– Gayot Fow
    Sep 25, 2015 at 2:20

2 Answers 2


Call the bus companies you consider using. Some of them change between ferries and train on different times of the day and some change over regularly or irregularly, depending on things I have never been able to work out. From what I hear it is often a surprise which connection they use.

If you want to be sure you will use a ferry to the continent, you can use the Dutch flyer, rail and ferry link, or use a train to get to Dover and take a ferry from there, buses will be available between the station and the ferry dock, both sides of the connection, with trains on the French side as well.

But experiencing a ferry is not such a great deal. I like them but I think going by bus on a train under ground and sea is an experience as well.

I have used several of the ferries and all of those were spacious and you can walk around them freely.
There are seats and restaurant and/or bar areas in all ferries. Most allow you to go outside as well unless the weather is really bad. But on the fast ferries the outside space is not big.

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    Ferry can not be good idea (big airfoils, no outside walk, and not so fun technology as the hovercrafts) but seeing Dover is. I remember one approach with a father showing the cliffs to his two-years old son: -- look, there, the land -- and what land is that, daddy -- that land is England, my son. (Edit: sorry, I misread; he is going to Europe. Nah, get the train)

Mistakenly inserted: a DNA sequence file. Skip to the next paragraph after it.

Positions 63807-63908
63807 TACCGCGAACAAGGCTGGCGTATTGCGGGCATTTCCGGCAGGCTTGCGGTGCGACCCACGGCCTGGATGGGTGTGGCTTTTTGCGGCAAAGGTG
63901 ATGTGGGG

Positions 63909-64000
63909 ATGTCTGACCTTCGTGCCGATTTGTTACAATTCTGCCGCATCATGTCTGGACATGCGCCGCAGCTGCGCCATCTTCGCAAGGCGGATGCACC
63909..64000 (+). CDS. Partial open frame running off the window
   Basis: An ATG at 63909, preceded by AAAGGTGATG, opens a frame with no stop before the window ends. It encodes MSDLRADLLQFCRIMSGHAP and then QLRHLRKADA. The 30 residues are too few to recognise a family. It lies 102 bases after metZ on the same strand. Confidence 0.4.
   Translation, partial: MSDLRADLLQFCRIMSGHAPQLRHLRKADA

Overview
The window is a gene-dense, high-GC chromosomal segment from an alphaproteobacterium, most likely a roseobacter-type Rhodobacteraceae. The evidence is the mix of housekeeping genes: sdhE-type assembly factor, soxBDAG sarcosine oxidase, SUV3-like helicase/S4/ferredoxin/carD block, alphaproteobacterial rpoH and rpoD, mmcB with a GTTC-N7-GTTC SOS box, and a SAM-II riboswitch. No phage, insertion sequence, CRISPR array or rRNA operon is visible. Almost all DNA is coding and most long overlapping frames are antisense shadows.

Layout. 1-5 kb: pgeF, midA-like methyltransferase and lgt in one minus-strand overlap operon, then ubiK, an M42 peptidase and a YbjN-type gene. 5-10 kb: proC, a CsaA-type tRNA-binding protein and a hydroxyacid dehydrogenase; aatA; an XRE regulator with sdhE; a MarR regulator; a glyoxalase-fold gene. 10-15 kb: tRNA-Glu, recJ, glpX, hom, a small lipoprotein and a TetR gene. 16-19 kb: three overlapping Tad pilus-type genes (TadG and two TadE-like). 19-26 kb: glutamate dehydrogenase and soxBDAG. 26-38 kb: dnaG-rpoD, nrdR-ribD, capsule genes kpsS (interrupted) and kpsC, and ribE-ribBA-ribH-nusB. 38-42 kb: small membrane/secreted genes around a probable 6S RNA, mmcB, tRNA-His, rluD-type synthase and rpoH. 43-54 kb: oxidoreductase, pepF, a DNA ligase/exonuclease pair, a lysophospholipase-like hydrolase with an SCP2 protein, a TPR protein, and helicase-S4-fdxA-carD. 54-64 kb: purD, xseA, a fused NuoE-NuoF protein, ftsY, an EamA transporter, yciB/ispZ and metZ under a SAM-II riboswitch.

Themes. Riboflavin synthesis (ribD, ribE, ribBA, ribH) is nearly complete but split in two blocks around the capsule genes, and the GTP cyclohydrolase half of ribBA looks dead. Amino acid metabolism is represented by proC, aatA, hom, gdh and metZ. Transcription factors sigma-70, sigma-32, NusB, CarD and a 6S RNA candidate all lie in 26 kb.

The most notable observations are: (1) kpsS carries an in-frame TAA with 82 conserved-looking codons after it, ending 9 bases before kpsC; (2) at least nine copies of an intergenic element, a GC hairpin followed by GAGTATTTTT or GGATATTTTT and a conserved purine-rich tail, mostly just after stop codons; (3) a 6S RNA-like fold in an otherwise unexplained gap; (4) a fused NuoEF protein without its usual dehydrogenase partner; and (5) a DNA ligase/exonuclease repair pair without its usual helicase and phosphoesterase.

– arivero
    Sep 24, 2015 at 1:34
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    I have been outside on the Dover Calais ferry. It can only be done on days without storm, but it is well possible on at least some of the ferries. And seeing the cliffs move out of view is an experience as well.
    – Willeke
    Sep 24, 2015 at 18:04
  • If you really want an experience, the catamaran type ferries are much more lively in heavier seas than the regular RORO ferries, which is definitely memorable. I don't get seasick easily, so I remember a crossing where I was eating and noticed I was the only one doing that; most people were looking green-grey. I almost lost it when visiting the toilet, with the blocked urinal having a horrible wave crashing over its end each time the boat rolled back from starboard to port to starboard... That would be sick-at-sea-but-not-sea-sick. Oct 2, 2018 at 12:53

Since you're a fellow Canadian, we hope you came across our London - Brussels route offer on Busbud. :)

We know of at least four bus companies operating England - Belgium. It's our understanding that the channel crossing mode changes happen based on traffic, delays and driver time behind the wheel rules. So you might, as previously mentioned, consider taking a ferry specifically and connecting on either end since you seem to care a lot.

Or it could be good to check with the bus operators about the specific schedules. As a rule of thumb the Eurotunnel goes from Folkestone to Calais while many ferries depart from Dover; if you see Dover in any bus schedule, you can be pretty sure the journey is planned to be by ferry. Interestingly when crossing by Eurotunnel, the whole bus (along with other motor vehicles) is actually rolled into a train which takes it through the tunnel.

In general the crossing between the UK / England and Europe by bus company:

  • OUIBUS (formerly iDBUS) prefers the Eurotunnel trains but they sometimes use ferries.
  • Eurolines (by National Express) depends on the schedule, many are by ferry but some are by Eurotunnel.
  • Student Agency normally crosses by Eurotunnel.
  • Megabus normally crosses by ferry.